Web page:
Springtime is a very popular time to visit Rome and the Vatican City. And for good reason. The weather is warmer. The gardens and parks are in bloom, with huge pots of azaleas providing a burst of color on the Spanish Steps. And for the thousands of churches, it is time to celebrate Easter.
Of course, the most popular place to visit during Easter is St. Peter’s Basilica and St. Peter’s Square (Piazza San Pietro). The Pope presides over several services at the basilica during Holy Week, including morning and evening masses on Holy Thursday, an evening vigil on Good Friday, and an evening mass on Holy Saturday. The big event, Easter Sunday mass, is celebrated in St. Peter’s Square, where thousands gather to watch the Pope bless an icon of the risen Christ and hear the Pope’s Urbi et Orbi message.
Beyond the Vatican
The Pope also travels to other churches in Rome during Easter time to perform holy rites. On Maundy Thursday, the Pope typically delivers the Mass of the Lord’s Supper at St. John Lateran (San Giovanni in Laterano), the church for the Bishop of Rome – the Pope’s other official title. After St. Peter’s, this is the second-most important basilica in Rome and worth a visit even if you aren’t in town during Easter. (Also in this area is the Scala Santa, purported to be the “holy stairs” that led to the throne of Pontius Pilate. Saint Helena, mother of Constantine, brought these stairs to Rome from Jerusalem in 326 A.D. and Christians have been venerating them ever since.)
The Stations of the Cross Vigil in the Colosseum
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Another intriguing site to visit during Easter is the Colosseum, where the Stations of the Cross are held during an evening vigil on Good Friday. The Pope presides over this rite in the arena where many ancient Christians are said to have been “thrown to the lions.” The Colosseum was consecrated as a church in 1749 to commemorate these early persecutions of Christians and stem the pillaging of the structure’s building materials.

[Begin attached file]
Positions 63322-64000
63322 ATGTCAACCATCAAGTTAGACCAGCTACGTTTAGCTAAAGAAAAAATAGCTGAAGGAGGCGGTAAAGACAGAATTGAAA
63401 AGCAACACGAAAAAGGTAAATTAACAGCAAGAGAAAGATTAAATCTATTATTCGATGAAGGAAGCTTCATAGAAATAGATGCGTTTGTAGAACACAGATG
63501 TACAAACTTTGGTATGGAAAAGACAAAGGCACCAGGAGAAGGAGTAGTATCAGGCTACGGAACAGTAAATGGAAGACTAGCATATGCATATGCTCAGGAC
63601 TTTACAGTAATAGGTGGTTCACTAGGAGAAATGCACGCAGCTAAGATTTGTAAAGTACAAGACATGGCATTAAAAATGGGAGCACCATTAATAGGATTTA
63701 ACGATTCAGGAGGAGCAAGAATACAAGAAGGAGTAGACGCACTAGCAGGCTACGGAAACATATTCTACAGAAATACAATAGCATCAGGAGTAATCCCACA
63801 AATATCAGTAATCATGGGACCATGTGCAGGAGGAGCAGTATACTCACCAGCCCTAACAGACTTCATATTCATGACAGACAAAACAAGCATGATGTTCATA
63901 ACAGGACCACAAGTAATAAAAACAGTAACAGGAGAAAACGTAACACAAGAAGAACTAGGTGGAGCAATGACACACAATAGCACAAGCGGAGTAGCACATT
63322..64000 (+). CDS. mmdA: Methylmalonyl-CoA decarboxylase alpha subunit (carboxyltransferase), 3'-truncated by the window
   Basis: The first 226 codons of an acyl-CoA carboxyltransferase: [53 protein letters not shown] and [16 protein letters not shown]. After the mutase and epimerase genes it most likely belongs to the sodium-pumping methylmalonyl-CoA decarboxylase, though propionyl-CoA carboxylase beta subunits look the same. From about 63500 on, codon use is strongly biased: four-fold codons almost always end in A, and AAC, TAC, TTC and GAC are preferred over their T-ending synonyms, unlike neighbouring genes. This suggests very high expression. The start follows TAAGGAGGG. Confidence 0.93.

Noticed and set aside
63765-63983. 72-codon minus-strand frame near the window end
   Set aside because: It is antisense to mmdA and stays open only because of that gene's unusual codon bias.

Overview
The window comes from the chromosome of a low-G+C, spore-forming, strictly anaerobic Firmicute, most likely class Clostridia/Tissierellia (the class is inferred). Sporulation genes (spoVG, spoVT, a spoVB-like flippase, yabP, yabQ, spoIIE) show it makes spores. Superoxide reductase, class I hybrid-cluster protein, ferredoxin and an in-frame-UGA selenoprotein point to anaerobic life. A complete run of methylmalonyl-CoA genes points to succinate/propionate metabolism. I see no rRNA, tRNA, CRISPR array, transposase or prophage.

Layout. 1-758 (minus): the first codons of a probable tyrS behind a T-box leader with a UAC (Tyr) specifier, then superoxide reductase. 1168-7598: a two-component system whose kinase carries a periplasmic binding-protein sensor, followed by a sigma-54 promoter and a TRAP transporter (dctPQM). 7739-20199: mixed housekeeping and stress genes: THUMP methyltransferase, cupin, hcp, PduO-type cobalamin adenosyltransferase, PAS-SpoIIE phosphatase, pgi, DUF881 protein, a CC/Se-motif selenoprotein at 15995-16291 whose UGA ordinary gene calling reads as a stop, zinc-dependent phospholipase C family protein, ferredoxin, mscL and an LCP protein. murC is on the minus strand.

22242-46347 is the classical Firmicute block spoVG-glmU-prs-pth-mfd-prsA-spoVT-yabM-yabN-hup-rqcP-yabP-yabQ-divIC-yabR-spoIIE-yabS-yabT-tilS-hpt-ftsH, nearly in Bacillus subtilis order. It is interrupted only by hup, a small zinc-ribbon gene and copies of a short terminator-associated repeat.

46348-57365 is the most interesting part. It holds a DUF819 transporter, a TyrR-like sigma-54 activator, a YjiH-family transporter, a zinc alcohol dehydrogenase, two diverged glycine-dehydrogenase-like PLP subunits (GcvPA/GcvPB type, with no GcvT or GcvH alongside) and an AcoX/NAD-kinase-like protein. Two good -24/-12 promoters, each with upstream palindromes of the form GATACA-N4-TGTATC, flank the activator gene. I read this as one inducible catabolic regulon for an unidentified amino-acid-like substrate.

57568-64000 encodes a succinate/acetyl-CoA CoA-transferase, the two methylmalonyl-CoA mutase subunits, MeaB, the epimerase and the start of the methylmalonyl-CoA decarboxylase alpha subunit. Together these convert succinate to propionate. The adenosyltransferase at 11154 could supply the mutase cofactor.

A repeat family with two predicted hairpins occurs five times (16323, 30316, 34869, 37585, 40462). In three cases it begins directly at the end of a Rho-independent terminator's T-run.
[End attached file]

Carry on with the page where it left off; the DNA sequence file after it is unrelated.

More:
Note that seating at the Colosseum on Good Friday and in St. Peter’s Square on Easter Sunday is very limited. Free tickets for these events must be reserved well in advance with your local diocese.
Leading up to Holy Week, there are several other opportunities to see and/or hear a blessing from the Pope, including on Palm Sunday. Palm Sunday is also the the typical day on which World Youth Day, a celebration initiated by Pope John Paul II, is held in St. Peter’s Square. The Pope also delivers a blessing to general audiences each Wednesday throughout the year. For more information about applying to participate in a general audience with the Pope, review this information from the Prefecture of the Papal Household.
For more ideas on visiting holy Rome, have a look at the links below. You may also visit the official website of the Vatican for information on the Pope, the Holy See, and liturgical services.
Photo © WiltshireYan